The Heavy Bag

By Maryam Ahmad

October 18, 2021

The Heavy Bag

For three years of my teenage life, I fought. Around 5 PM each day, I’d walk into the boxing gym—a repurposed garage—and carefully wrap up my hands, winding the black cloth over and over my wrist and palm, in and out through my knuckles, until my hands felt safe. Then, I would start working the heavy bag, ducking and dipping and stepping around it as it swung back and forth, back and forth, in response to my hits. The coach, a vaguely sexist and perpetually sunburned man, would always comment on how hard I hit. "Damn, girl. You really hate that bag."

I did. I, the girl, did hate that bag. I hated how heavy it was, how taunting, how it told me that “you’ll never be good enough” and “you’re just a stupid teenager” and “there’s no future for you, none, just a sharp cliff to stumble off.” I, the girl hitting the bag, would never fall in love, my family would never be whole again, I would never look up at the sky and see the northern lights shimmering above me. I, the girl dancing around the bag as it swung, had too much despair for the world to carry. As the sky darkened, I kept punching the bag, snapping my arm forward to make contact, hitting with the force of my legs, the thump thump thump of my fists almost drowning out the taunts in my head.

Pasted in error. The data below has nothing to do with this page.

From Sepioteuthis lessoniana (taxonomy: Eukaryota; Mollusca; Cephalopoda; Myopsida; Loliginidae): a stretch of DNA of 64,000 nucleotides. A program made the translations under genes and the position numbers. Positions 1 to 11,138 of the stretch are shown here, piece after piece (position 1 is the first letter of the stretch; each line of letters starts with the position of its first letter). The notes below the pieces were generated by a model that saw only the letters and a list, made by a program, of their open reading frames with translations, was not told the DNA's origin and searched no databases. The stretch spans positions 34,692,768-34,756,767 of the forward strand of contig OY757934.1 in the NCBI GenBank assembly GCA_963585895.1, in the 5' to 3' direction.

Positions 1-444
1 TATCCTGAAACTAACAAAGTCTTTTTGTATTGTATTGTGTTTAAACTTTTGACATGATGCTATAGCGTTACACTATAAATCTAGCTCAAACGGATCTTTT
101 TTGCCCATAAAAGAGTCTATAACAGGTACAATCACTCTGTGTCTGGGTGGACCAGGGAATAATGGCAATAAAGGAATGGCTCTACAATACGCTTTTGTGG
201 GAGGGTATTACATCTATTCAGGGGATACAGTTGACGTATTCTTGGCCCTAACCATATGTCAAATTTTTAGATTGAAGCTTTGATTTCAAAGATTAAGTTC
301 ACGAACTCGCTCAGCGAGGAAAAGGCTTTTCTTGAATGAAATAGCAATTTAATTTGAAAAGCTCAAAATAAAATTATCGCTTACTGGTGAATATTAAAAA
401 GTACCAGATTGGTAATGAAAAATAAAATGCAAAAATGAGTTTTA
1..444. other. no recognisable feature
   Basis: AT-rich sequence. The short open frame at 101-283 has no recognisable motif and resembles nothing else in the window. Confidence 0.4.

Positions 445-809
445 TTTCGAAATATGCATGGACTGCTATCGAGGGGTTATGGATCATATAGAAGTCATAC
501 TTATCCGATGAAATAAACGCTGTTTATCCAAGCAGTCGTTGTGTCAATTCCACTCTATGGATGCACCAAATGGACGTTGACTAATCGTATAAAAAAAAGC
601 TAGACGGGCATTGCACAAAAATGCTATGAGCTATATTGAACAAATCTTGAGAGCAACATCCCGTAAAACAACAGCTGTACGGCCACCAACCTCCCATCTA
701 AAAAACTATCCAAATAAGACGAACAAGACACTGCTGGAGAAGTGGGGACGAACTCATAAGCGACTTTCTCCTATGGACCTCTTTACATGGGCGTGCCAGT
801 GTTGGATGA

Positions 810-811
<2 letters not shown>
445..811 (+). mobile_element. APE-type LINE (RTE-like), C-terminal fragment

Maryam Ahmad is a medical student in Pasadena, California. Her work appears or is forthcoming in Catapult, Guernica Magazine, and The BreakBeat Poets Vol. 3. She is currently at work on a lyric nonfiction book about her family's intertwined sickness stories.


Picture by Cottonbro courtesy of Pexels 

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